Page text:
Information Is Not Wisdom
Kathleen Kelley Reardon is Professor Emerita of Management at University of Southern California Marshall School of Business.
She earned her Ph.D. summa cum laude and with distinction at the University of Massachusetts at Amherst after receiving her BA degree with honors from University of Connecticut at Storrs. Kathleen is a member of Phi Beta Kappa, Phi Kappa Phi and Mortar Board.
Her primary areas of scholarly interest have been leadership communication, persuasion, politics in the workplace, negotiation and interpersonal communication. Public Opinion Quarterly described her first book, Persuasion in Practice, as a landmark contribution to the field.
Kathleen has taught negotiation, leadership and politics in the MBA, Executive MBA, and International MBA. For 15 years, she served on the USC Preventive Medicine faculty, developing interventions aimed at changing health habits among high-risk populations. She also served as associate director with Warren Bennis of the USC Leadership Institute.
She has authored 10 books and numerous articles, including three for The Harvard Business Review. Her 2001 book The Secret Handshake: Mastering the Politics of the Business Inner Circle (Currency, Doubleday) became an Amazon.com nonfiction and business best seller. It was followed by The Skilled Negotiator (Jossey-Bass, 2004), It’s All Politics: Winning in a World Where Hard Work and Talent Aren’t Enough (Currency, Doubleday, 2005), Childhood Denied: Ending the Nightmare of Child Abuse and Neglect (Sage, 2008), and Comebacks at Work: Using Conversation to Master Confrontation (Harper Business, 2010).
Her first novel, Shadow Campus, is an inside look at the politics of academia, a mystery-thriller and a love story. Forbes described it as a “masterful debut.” The sequel is underway for publication in 2015.
Kathleen was awarded the 2013 Humanitarian Award by the University of Connecticut Alumni Association based on her contributions to underserved groups, especially in originating and working to develop college prep academies for foster teens (www.firststar.org).
Kathleen is a signature blogger at Huffington Post (since 2005) and also blogs at her website (www.kathleenkelleyreardon.com).
Given the age in which we live, it’s easy to equate intelligence with access to information. And, of course, information is a significant part of knowledge and intelligence. But it is not wisdom. You could collect information all your life, and still have difficulty every day at work or in social groups because you haven’t learned to derive from information subtle forms of wisdom.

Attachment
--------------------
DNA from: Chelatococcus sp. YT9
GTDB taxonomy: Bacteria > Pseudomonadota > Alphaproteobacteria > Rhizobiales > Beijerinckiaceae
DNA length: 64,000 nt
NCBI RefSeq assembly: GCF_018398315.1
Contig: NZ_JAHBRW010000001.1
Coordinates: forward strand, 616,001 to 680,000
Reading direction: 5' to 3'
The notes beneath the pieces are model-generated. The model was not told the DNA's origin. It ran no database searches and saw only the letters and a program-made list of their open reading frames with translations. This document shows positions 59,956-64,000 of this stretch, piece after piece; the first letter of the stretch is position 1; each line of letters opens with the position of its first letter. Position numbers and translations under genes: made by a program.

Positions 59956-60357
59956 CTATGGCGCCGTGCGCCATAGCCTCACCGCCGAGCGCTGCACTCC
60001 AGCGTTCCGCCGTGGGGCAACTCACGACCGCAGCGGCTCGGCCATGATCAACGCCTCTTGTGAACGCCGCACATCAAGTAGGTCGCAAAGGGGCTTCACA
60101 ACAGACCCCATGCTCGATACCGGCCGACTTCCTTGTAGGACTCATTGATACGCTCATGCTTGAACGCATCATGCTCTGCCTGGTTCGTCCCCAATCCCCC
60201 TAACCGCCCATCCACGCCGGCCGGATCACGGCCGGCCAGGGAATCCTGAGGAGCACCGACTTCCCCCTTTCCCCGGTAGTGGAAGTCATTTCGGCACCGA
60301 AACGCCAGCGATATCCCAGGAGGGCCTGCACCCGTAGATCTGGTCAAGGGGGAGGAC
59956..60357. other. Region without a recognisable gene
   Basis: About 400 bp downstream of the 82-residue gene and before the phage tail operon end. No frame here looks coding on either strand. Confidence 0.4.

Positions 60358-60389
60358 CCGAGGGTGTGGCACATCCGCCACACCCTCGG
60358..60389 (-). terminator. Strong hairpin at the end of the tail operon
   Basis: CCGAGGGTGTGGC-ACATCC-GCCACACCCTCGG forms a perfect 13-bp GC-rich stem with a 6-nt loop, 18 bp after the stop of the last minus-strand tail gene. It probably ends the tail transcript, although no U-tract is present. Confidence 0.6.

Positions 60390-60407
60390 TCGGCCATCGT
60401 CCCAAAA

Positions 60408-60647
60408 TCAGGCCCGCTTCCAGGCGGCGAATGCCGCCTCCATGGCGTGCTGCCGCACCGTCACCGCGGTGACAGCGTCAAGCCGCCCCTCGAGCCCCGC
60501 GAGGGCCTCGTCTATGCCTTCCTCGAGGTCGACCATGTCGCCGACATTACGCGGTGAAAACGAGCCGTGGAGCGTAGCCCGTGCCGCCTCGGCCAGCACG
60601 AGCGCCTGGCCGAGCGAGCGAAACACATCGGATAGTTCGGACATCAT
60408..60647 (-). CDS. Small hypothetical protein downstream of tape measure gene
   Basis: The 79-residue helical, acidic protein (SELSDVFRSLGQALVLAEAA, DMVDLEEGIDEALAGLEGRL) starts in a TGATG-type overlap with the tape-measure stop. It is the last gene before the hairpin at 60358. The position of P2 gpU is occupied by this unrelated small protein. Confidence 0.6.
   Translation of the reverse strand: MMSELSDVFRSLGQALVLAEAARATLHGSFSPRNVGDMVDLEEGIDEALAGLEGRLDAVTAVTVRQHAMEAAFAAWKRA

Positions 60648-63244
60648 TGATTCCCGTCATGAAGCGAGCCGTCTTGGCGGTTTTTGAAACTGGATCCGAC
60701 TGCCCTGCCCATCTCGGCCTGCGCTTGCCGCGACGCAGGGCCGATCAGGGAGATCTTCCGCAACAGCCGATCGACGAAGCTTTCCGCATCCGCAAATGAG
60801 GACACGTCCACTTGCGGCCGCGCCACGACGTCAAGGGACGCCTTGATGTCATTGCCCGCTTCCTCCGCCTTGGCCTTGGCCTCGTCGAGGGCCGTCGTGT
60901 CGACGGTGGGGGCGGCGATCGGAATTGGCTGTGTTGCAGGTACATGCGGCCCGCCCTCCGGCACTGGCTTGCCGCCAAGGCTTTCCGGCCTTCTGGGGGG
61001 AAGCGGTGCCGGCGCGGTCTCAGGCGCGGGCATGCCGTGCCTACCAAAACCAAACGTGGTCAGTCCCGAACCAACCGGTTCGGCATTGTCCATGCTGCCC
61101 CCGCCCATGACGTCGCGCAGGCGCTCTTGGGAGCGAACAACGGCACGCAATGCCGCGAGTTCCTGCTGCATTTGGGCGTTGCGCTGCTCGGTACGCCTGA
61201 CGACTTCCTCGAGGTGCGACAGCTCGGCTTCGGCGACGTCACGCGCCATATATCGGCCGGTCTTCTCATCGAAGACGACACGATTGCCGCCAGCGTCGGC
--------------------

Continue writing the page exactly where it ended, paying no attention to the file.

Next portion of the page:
This is particularly true of becoming politically intuitive. You need connections with people who have acquired knowledge beyond what they're told. You can’t read the "tea leaves," so to speak, to sense what is really happening around you if you’re never invited to "tea" — or constantly decline the invitation.
The farmer who senses it’s time to bring in the hay, the race car driver who seems to instinctively avoid an accident, the fisherman who knows when to head back to port, the batter who can identify a pitch the instant it leaves the pitcher’s hand, and the intuitive politician all share an ability to read cues that others miss or ignore. They possess a particular form of wisdom — one acquired over time.
When we advise young people to seek out mentors, we do them an injustice if we fail to separate information from wisdom. Being connected, as is so popular today, can be a useful way to collect information. It is not, however, the road to wisdom. That road often requires doing something that we, in our adoration of the novel and new, often overlook. It calls for being around people who are likely older, perhaps seemingly less interesting than their flashier colleagues, prone to tell stories, and who possess an uncanny, keen sense of their surroundings.
Sir Isaac Newton once said, “If I have seen further, it is by standing upon the shoulders of giants.” He attributed much of his remarkable success as a scientist to having learned from the work of others. He was a synthesist, capable of drawing on the work of great minds.
Synthesists achieve insights not from standing alone atop a mountain ignoring all that came before them, not simply by owning the latest technology, but by drawing upon the wisdom of others to take the next step.
It’s useful to wonder whether our love of information and infatuation with connectedness is endangering wisdom. Add to this the tendency to dismiss people as they age. Culturally sanctioned fear and disdain of age places the very people who often possess what we need at the outskirts of society.
We should all have a mentor whose hand is not so much on the pulse of innovation, but who has seen innovations come and go. We should seek out people who know from acquired wisdom what it takes to synthesize — to achieve understanding beyond the grasp of those who merely tinker with countless, shiny, titillating bits of disconnected information.
Kathleen also blogs here.
Photo: Brian A. Jackson/Shutterstock.com
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